6 Financial Management Mistakes Businesses Make and How to Avoid Them

Help in business survival during tough times.

Every business owner has experienced losses because of a small mistake at some point, and that’s why financial planning is so important. Even a minor financial error could put your business in strife and may even force you to shut down operations. The good news is that you can avoid these problems with a solid financial management plan.

Let’s check out a few common financial mistakes businesses make and tips for avoiding them.
1. Having Joint Account for Business and Personal Finance
Your business is separate from your personal life. When starting a business, it’s important to develop the mindset that a business and the owner are separate entities. In this way, the profit you make from sales should go into your business instead of your personal bank account.

It’s crucial to open a separate bank account for your business to deposit the income from your business operations. Equally, you should pay all business expenses from this account. Similarly, you should have separate credit cards for your personal and business use.

If you are investing money into your business, deposit this amount into your business bank account first and record whether it’s a loan or investment. Keeping your accounts separate will let you understand your company’s financial performance by showcasing your business’ profits, losses, and cash flow.

2. Not Making a Budget
Every household makes a budget to plan their expenses and savings. If you make a budget for small household expenses, you should take the time to prepare a budget for your business too! This will help you understand your monthly expenditure, identify unnecessary expenses, and work out how to grow your business.

With a budget in place, your business will have enough money to cover unpredicted expenses that inevitably crop up from time to time. Additionally, it will be easier to set money aside for investment, savings, and your business expansion goals.

3. Not Reviewing Your Financial Statements Regularly
A common misconception about financial reports is that you only need to look at them at the end of the financial year. You should make a habit of reviewing your financial statements at least twice a month. This gives you a glimpse of how your business is performing financially and where you can improve.

Things change constantly in the business world. If you don’t review your finances regularly, you will miss out on the areas you could have improved. It’s important to review your profit & loss accounts, cash flow statements, balance sheets, and other financial reports to understand the funds that are coming in and going out of your business. Integrate your EPOS System with good business management software apps so that it’s easier to track online and offline payments in one place.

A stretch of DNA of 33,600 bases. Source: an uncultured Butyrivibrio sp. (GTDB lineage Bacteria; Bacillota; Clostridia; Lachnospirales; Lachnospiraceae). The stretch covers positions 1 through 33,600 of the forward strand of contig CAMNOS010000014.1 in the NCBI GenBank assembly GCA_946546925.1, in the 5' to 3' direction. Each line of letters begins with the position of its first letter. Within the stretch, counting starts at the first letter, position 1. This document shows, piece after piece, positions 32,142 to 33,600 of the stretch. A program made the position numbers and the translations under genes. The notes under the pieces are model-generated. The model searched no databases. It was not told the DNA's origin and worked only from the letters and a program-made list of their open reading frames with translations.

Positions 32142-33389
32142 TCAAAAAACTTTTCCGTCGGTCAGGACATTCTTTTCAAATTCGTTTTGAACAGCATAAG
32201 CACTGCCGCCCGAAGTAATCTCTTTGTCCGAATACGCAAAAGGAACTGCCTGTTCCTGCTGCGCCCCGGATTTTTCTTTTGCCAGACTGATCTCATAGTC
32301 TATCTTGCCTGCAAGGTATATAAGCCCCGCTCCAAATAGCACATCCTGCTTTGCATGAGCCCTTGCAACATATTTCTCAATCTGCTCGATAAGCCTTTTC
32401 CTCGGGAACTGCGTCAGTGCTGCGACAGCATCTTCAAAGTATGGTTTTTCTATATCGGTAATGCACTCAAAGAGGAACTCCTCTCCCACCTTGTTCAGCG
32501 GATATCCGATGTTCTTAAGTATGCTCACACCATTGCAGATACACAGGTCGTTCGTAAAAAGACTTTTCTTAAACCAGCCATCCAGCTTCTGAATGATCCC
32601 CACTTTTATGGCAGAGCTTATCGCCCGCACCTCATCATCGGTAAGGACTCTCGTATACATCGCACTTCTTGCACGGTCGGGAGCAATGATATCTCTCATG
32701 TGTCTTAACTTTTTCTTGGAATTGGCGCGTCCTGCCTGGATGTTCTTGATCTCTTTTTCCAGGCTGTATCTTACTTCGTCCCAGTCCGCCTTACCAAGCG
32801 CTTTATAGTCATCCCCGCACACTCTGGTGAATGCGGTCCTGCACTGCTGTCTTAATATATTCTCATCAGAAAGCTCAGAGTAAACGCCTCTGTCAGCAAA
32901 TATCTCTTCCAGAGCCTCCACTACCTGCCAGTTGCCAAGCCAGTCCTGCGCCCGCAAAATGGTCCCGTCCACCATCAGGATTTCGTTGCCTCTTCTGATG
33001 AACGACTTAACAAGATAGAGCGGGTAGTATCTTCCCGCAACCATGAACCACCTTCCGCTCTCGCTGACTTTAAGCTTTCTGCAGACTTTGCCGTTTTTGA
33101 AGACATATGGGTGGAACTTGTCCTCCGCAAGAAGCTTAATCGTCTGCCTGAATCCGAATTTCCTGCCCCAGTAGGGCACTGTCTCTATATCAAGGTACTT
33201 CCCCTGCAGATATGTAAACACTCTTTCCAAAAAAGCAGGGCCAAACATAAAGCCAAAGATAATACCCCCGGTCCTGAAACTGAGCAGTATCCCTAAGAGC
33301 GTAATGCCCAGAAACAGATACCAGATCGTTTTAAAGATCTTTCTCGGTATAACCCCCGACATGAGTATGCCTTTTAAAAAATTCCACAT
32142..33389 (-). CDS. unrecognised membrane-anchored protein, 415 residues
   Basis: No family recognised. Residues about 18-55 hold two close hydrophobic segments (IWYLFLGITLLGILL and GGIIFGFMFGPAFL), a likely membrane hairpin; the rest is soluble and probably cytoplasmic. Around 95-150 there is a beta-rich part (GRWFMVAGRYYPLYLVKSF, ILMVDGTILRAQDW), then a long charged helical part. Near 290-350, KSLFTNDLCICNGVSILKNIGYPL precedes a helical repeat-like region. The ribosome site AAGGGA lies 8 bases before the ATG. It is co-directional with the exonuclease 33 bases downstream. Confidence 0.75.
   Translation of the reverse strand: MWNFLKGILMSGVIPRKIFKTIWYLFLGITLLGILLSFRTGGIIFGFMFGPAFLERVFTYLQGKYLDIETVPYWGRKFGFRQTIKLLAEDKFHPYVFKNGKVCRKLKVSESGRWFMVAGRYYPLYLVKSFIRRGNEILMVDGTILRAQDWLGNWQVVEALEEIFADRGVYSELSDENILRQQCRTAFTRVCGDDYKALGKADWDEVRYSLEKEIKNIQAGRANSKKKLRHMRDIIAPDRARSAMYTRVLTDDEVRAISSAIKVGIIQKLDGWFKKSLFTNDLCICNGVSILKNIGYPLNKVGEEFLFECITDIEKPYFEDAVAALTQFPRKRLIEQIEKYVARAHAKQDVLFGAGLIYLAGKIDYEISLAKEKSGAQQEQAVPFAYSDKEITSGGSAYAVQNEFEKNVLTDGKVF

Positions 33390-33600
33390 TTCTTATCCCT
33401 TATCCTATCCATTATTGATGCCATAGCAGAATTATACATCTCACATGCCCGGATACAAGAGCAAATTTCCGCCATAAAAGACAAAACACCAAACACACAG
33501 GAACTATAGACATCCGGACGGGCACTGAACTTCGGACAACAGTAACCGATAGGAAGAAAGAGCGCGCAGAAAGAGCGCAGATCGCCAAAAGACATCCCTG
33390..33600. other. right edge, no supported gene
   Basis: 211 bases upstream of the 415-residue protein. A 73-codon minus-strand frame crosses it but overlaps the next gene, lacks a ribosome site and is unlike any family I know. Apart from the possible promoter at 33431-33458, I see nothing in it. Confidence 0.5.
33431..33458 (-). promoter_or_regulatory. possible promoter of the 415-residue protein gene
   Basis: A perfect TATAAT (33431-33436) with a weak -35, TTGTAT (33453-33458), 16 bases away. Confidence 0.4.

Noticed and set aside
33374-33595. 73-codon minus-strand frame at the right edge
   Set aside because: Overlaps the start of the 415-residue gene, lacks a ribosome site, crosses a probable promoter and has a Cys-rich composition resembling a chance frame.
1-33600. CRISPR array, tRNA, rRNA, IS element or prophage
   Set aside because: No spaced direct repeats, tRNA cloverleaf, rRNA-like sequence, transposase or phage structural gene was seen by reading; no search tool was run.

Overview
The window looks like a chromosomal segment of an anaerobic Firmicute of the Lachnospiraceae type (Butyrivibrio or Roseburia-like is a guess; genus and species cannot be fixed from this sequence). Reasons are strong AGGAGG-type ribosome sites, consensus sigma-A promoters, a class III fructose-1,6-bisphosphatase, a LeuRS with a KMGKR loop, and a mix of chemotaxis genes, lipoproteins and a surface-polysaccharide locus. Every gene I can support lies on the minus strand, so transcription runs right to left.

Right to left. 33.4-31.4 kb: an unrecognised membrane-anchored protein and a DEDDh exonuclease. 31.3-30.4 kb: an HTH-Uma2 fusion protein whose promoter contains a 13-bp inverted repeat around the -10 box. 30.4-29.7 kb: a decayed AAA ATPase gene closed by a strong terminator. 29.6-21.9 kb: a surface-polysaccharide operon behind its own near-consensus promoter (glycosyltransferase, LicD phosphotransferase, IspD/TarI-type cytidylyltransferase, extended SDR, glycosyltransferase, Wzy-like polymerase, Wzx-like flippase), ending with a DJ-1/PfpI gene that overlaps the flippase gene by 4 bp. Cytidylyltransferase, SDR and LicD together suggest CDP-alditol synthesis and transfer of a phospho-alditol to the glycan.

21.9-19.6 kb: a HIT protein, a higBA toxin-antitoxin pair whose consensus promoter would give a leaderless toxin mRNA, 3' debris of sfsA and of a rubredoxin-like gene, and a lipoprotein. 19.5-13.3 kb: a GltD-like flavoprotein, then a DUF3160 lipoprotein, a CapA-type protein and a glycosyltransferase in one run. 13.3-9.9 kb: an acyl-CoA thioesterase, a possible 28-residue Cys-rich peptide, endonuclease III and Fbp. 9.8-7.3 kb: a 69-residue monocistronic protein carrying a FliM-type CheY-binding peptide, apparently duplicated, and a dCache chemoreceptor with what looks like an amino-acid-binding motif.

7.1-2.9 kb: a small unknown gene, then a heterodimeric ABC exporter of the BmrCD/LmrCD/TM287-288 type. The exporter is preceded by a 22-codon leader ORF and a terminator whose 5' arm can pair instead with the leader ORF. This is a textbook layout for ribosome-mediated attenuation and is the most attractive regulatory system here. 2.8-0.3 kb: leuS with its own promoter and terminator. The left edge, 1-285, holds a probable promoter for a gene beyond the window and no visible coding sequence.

4. Not Having Enough Working Capital
Startups and small businesses often face a lack of working capital. You can’t expect to have a regular, stable income when you are just starting anf this can make it difficult for businesses to meet their working capital requirements. Ideally, a business owner should have enough cash to finance the working capital requirements for the next six to 12 months.

This doesn’t mean you need to rely on business revenues entirely, or dip into your savings. Although investing in your business can be a positive thing, using up your savings to fund a venture can be very dangerous.

Here are some ways to get more working capital for your business:
• Take out a loan with a bank
• Apply for a government business grant
• Borrow money from family or friends
• Use profits generated from investments

That being said, you shouldn’t rely on debt completely. Too much debt can put a lot of financial strain on your business.

5. Not Having an Emergency Fund
Most startups fail within one or two years of launching, often because of poor capital management. You can’t run a business without having enough funds in place, and this is particularly important to deal with the small and large issues that will inevitably come up along the way. That’s where emergency funds are important. Putting a significant portion of your income aside for a rainy day may be challenging, but it’s also incredibly important.

A common mistake that businesses make is using all their income for investment, expenses, and working capital. You don’t know what challenges your business will face in the next few months or years. Having enough savings will at least guarantee that you can continue to conduct business during tough times. The prime example of this was the COVID pandemic – many businesses had to shut down permanently because of a lack of emergency funds.

6. Focusing on Cutting Costs Instead of Increasing Income
You can certainly recover some working capital by cutting down on business expenses, but how much? Your focus should rather be on using your expenses productively so that they can boost your income. Think of expenses as a resource you need to generate profit rather than something to be avoided at all costs.

For example, don’t remove marketing from your business strategy just because it will cost you a few hundred dollars. Rather, see this as an investment that can bring in a lot of money if leveraged properly.

If you want your business to succeed, it’s important to pay close attention to your finances. Whether you are running a small business from your living room or own a multi-national company, a solid financial management plan is essential for success.